A variety of perioperative risk models have been published attempting to aid clinical decision making in the perioperative period. The primary goal of such models is to objectively classify risks numerically, or into categories that can be readily understood by clinicians and patients. Some models have been extrapolated from non-surgical patient populations, whereas others have been derived and validated solely in surgical cohorts. We present here a narrative review of key preoperative models developed over time, with the aim of highlighting models and classification tools to aid informed clinical decision making. These models relay general risk assessments as well as problem- or specialty-specific assessments..


    Perioperative risk; Preoperative risk; Risk model; Risk score; Preoperative assessment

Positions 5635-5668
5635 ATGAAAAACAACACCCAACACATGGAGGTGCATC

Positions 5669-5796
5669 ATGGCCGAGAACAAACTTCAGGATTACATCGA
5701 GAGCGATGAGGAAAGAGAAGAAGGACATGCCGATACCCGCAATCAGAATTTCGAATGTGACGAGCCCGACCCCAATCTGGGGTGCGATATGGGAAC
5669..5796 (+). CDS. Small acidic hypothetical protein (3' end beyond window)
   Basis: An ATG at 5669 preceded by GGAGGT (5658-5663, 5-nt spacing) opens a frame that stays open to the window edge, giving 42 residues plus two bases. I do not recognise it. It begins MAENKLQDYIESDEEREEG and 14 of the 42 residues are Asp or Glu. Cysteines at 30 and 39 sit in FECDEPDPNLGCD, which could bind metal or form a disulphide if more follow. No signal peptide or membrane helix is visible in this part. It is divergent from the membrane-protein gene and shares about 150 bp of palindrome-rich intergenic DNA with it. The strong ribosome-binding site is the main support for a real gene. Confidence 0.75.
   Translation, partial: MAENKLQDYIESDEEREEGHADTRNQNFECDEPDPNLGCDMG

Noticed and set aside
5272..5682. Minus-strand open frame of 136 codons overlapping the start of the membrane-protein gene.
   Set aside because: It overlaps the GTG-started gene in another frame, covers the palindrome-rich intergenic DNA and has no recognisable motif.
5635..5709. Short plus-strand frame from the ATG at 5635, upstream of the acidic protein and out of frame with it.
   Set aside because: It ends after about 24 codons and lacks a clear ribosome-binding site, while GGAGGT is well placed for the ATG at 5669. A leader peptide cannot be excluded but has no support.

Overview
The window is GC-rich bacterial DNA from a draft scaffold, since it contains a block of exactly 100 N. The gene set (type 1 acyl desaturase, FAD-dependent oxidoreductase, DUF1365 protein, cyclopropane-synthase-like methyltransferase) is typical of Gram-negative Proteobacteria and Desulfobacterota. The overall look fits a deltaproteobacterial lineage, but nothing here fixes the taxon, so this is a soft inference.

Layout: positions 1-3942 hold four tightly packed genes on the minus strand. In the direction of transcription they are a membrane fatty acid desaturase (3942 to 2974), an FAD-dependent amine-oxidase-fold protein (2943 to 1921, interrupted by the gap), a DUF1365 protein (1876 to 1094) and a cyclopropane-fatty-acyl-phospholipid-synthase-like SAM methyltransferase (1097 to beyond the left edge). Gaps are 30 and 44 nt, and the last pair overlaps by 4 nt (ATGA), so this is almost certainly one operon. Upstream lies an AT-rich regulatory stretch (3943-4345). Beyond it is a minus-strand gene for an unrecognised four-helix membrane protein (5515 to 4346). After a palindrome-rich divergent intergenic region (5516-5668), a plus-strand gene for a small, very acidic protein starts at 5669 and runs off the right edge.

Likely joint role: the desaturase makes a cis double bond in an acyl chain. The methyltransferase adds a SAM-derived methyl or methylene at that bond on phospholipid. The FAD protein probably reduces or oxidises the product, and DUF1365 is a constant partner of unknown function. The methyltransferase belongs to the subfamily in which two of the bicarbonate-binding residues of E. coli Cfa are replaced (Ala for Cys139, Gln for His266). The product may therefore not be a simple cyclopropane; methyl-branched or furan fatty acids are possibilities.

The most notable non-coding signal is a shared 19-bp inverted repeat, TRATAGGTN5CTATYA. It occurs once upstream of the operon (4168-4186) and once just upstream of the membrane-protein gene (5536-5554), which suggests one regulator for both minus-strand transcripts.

Perioperative risk models hold promise for aiding clinical decision making in the surgical setting. A variety of models and classification tools have been published over time, with the primary goal being to objectively classify risks numerically, or into categories that can be readily understood by clinicians and patients. Some models have been extrapolated from non-surgical patient populations, whereas others have been derived and validated solely in surgical cohorts. The scope of perioperative medicine is broad, and a discussion of risks surrounding the surgical period can vary from general statements noting whether patients are acceptable candidates, to detailed problem-specific discussions. We present here a narrative review of these models, and include both risk models and preoperative classification systems, which have overlapping clinical use. Our aim is to summarize the strengths and weaknesses of existing models, and highlight how they can be utilized effectively to aid clinical decision making. Risk models studied exclusively in non-surgical patient populations will not be reviewed here in detail, although we acknowledge that at times such models can be helpful for clinical decision making.